While theories such as KL information (relative entropy) offer alternatives to the simplified entropy reduction view of information, some characteristics of relative entropy do not meet our expectations about such a measure. Specifically, the asymmetry of the KL function is due to an assumption about one distribution being truer than the other, which is not necessarily realistic. In addition, relative entropies over the course of continuous probability changes in one direction do not add up to the overall amount. Finally and very importantly, extreme probability changes (e.g., when a probability changes from a tiny value to nearly 1) lead to infinite KL information, which is a particularly undesirable property for term weighting in information retrieval.

Least Information (LI)

In this section, we present the proposed least information theory. Let X be prior (initially specified) probabilities for a set of exhaustive and mutually exclusive inferences: X = [x1, x2, …, xn], where xi is the prior probability of the ith inference on a given hypothesis. Let Y denotes posterior (changed) probabilities after certain information is known: Y=[y1, y2, …, yn] where yi is the informed probability of the ith inference. Uncertainties of the two distributions is computed by Shannon entropy:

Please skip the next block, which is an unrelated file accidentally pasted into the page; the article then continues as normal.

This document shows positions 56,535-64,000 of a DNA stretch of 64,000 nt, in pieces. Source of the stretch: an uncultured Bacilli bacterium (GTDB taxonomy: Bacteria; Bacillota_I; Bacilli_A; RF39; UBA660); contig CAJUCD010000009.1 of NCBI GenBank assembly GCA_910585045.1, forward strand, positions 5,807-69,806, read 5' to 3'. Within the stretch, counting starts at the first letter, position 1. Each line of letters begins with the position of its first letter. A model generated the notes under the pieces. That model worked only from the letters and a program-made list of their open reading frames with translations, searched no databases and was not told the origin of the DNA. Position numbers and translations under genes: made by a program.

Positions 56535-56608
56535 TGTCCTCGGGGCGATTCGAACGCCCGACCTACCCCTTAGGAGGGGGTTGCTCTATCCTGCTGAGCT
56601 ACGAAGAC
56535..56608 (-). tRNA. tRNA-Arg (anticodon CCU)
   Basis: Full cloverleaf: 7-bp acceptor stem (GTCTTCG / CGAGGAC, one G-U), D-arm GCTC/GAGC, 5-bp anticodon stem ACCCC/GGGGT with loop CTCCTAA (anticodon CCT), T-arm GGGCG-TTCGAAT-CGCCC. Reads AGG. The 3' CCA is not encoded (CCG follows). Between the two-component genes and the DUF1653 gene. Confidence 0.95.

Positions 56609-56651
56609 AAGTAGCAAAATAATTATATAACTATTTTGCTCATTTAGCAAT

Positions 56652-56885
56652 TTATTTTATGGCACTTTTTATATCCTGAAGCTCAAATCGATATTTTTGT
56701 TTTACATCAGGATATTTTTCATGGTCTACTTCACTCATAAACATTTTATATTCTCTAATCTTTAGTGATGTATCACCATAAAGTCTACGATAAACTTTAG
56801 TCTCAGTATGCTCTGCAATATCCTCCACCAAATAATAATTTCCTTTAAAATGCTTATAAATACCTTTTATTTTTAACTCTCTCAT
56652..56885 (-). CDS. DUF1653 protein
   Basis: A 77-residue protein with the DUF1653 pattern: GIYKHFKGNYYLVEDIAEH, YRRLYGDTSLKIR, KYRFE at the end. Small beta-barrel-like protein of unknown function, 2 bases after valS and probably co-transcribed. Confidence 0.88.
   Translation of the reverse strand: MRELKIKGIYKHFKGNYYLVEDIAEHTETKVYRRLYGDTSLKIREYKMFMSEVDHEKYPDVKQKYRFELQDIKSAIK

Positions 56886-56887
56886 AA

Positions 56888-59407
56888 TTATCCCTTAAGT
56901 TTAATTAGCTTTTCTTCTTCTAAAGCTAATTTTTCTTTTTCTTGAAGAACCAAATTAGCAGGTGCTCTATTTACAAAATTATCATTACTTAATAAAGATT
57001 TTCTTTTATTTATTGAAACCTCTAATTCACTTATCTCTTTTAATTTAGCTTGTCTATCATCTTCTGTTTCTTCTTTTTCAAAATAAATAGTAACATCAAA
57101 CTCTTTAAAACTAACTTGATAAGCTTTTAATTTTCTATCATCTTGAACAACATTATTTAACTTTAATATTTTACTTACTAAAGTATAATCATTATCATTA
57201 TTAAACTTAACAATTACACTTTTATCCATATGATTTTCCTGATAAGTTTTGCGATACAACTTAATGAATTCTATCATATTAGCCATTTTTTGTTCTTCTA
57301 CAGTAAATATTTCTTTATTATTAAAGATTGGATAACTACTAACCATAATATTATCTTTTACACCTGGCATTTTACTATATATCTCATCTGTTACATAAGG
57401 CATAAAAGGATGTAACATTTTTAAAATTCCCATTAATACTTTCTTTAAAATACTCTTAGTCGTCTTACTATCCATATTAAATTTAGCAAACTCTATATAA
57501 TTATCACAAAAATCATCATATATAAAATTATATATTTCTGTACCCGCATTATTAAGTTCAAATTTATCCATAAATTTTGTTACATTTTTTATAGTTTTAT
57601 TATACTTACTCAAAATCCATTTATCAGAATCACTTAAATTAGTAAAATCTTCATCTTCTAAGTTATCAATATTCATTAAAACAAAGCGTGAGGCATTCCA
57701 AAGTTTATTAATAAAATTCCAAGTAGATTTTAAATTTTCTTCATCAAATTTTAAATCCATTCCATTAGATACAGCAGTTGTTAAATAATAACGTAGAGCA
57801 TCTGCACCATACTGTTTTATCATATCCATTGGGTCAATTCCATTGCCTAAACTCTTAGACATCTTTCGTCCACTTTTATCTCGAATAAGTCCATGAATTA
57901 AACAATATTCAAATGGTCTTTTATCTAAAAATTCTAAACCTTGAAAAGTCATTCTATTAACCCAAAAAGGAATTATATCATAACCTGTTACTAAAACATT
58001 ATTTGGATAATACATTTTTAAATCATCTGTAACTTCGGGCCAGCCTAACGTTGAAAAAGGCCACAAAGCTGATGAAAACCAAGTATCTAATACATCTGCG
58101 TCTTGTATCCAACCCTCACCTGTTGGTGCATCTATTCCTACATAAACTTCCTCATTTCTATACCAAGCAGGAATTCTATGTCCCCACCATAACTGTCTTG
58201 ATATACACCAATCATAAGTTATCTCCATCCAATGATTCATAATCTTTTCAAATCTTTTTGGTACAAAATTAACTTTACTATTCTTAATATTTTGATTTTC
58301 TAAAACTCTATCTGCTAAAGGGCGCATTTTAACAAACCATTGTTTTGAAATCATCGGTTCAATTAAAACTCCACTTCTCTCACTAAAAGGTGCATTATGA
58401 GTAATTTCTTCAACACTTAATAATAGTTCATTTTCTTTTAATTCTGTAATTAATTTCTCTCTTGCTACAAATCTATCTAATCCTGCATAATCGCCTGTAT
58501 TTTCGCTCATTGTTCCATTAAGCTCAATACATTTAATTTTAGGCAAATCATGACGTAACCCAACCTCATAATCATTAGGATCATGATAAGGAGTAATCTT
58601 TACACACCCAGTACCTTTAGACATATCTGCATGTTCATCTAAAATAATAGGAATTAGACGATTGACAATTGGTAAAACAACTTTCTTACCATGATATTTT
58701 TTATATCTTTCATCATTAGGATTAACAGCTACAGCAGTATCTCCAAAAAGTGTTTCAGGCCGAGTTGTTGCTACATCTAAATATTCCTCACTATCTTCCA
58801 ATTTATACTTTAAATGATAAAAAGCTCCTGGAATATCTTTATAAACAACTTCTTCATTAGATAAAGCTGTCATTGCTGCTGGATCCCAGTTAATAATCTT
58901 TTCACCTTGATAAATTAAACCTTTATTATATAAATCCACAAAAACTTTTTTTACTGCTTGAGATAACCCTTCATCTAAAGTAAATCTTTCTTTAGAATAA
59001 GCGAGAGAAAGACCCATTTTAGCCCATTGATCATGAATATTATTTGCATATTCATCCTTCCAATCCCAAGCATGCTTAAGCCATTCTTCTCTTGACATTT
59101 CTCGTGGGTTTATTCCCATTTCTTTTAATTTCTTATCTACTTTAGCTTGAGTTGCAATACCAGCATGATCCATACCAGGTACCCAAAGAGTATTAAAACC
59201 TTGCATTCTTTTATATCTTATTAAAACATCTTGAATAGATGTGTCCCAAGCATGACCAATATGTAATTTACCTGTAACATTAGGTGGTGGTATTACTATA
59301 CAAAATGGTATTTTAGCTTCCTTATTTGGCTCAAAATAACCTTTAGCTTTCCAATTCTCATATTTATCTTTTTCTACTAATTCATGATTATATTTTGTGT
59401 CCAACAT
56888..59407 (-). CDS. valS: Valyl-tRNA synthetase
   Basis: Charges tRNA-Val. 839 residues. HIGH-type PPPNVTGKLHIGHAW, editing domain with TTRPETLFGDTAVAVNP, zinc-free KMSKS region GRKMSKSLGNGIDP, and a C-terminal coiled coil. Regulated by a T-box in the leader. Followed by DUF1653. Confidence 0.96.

equation image(1)
equation image(2)

The amount of information obtained from X to Y, in Shannon's treatment, can be measured via the reduction of entropy:

equation image(3)

Inferences are semantically exclusive and involve different meanings. When probabilities vary from X to Y, the two distributions are semantically different and it is obvious that some amount of information is responsible for the variance. Therefore, we need to examine the amount of information associated with individual inferences via the measurement of uncertainty change. With Equation 3, however, it is easy to show that when there are changes in the probabilities, there may be increases, decreases, or no change in the overall uncertainty. We observe that even when there is no change in the entropy, there is still an amount of information responsible for any variance in the probability distribution. To use the overall (system-wide) uncertainty for the measurement of information ignores semantic relevance of changes in individual inferences.

Here our new least information model departs from the classic measure of information as reduction of uncertainty (entropy). First, we reason that a change in the uncertainty of an inference, either an increase or decrease, requires a relevant amount of information that is semantically responsible for it. The overall information needed to explain changes in all inference probabilities is the sum of individual pieces of information associated with each inference.